There has been another death among the women we serve.

She died in the last place anyone should have to: in a tent, in the cold, in the bushes.

In tears, she had once told us she didn’t want to die on the streets.

She never saw her 35th birthday.

We knew she was ill; she had told us, and it was obvious as addiction and the illnesses that often accompany it took their toll on her body. She had been in and out of the hospital over the past few months and looked absolutely miserable whenever we saw her.

She might have had a better chance if we’d been able to provide her a safe place to stay. At least she wouldn’t have had to die in a squalid camp in the oleanders.

When I met her, just about a year ago, she seemed ok, or as ok as anyone living on the streets can be. She was already ill, but was able to function, and the rampant swelling that occurred as her organs shut down hadn’t yet begun, or at least wasn’t obvious.

The painful irony is that she had been one of the most excited for Naomi’s House. Much earlier on, she told us she’d begun weaning herself off the drug that had held such control over her, so she’d be sober and ready when we were open.

But the wait turned out to be too long, and the pull of the drug too strong, and life on the streets too unbearable. We don’t know what will be listed as the cause of death, nor do we need to. It comes down to the miseries of addiction, the lack of a safe place to stay and lack of access to the help she needed, to turn her life around.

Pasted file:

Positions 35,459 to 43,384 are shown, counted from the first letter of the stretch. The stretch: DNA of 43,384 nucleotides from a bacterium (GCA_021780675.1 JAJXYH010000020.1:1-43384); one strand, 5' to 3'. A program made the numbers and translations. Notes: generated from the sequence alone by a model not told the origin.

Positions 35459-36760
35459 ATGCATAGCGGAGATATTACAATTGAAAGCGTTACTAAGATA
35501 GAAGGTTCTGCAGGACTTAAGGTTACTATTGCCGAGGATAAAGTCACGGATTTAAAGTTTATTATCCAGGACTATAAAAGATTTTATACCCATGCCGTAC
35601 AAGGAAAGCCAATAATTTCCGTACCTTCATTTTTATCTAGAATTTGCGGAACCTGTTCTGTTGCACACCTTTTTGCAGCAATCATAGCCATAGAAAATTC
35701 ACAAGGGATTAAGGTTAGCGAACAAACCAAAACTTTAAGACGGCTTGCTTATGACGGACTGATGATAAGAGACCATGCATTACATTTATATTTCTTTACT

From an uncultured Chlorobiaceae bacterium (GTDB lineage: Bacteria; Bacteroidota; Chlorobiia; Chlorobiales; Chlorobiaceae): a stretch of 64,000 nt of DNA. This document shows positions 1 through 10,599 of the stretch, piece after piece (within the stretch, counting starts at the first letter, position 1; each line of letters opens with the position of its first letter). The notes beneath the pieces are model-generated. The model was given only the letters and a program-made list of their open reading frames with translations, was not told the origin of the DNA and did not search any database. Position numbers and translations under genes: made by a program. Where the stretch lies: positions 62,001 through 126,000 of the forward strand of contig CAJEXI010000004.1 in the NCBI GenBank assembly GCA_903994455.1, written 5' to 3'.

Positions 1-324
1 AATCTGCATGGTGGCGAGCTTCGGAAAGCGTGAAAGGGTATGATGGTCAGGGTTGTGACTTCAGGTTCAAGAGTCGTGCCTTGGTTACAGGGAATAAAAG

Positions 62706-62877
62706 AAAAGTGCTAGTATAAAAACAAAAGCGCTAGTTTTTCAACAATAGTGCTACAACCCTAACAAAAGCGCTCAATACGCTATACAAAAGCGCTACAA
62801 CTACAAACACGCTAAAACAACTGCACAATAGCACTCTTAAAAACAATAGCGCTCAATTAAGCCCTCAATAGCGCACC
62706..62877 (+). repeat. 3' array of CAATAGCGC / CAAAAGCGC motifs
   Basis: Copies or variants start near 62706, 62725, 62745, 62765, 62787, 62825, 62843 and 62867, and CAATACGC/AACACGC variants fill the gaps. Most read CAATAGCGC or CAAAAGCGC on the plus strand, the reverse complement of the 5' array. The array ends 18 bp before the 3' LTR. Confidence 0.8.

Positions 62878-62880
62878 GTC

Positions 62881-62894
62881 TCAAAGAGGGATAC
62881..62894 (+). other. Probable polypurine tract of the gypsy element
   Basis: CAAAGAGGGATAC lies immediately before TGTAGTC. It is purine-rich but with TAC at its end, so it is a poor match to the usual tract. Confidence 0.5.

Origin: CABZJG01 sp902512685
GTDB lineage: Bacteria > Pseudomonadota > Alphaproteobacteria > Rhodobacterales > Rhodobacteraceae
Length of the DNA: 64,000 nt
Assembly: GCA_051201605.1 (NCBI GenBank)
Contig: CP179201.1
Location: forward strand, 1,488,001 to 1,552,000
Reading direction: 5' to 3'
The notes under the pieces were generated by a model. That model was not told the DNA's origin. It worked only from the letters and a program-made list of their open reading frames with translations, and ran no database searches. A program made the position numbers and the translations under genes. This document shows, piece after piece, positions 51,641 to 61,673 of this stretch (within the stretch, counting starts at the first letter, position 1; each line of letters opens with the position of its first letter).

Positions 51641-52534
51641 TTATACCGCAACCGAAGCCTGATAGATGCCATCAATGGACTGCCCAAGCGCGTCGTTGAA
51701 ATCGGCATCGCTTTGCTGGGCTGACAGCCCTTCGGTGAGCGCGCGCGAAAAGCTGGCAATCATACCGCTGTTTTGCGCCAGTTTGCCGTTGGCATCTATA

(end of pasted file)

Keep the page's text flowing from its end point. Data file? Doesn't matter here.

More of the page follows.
The saddest thing is that she never had an opportunity to experience the joy of finding out what her potential might be, or what a blessing she might have been, in the lives of others.

The lady who passed before her, an older woman who also struggled with addiction, wasn’t homeless, but she easily could have been. She was still “one of ours;” we had worked with her as well.

The last time I saw her, she was so ill that her skin looked almost black. She had been told she needed dialysis, but, for whatever reason, she did not go. Her doctor had sent a message to her through a relative, she said: if she didn’t begin treatment within two weeks, she would die.

And then we learned she had passed.

These deaths are sad, for a lot of reasons, not the least of which is missed opportunity.

Each of us, in ways we may never know, impacts the lives of others. Even the smallest of kindnesses can inspire change, or at least hope, in another. Each of us can be an instrument for good, being in the right place, at the right time. But we can’t do that, if we are mired in addiction, or have passed from this life because of it.

Every one of us is needed; each of us has something to contribute. And every one of us comes into life with the potential to accomplish something; most of us, many things.

Neither of these women ever reached her potential during her earthly life. And in missing out on finding out what they might accomplish, they also missed out on a lot of joy, and a lot of blessings they could have had – and opportunities to bless the lives of others.

It is too late for these two women, but not for the others we serve.

Two of them are working on leaving their addictions behind, and we support them all the way.

And after many delays beyond our control, we are finally ready to open Naomi’s House, by March 1. There are women who have been waiting and are ready; eager for a safe place to stay and a kind word – and the opportunity to find out their strengths, which will lead them to great blessings, both for themselves and for those around them.

Jenifer West

Homeless Services Facilitator

Cambridge Academies

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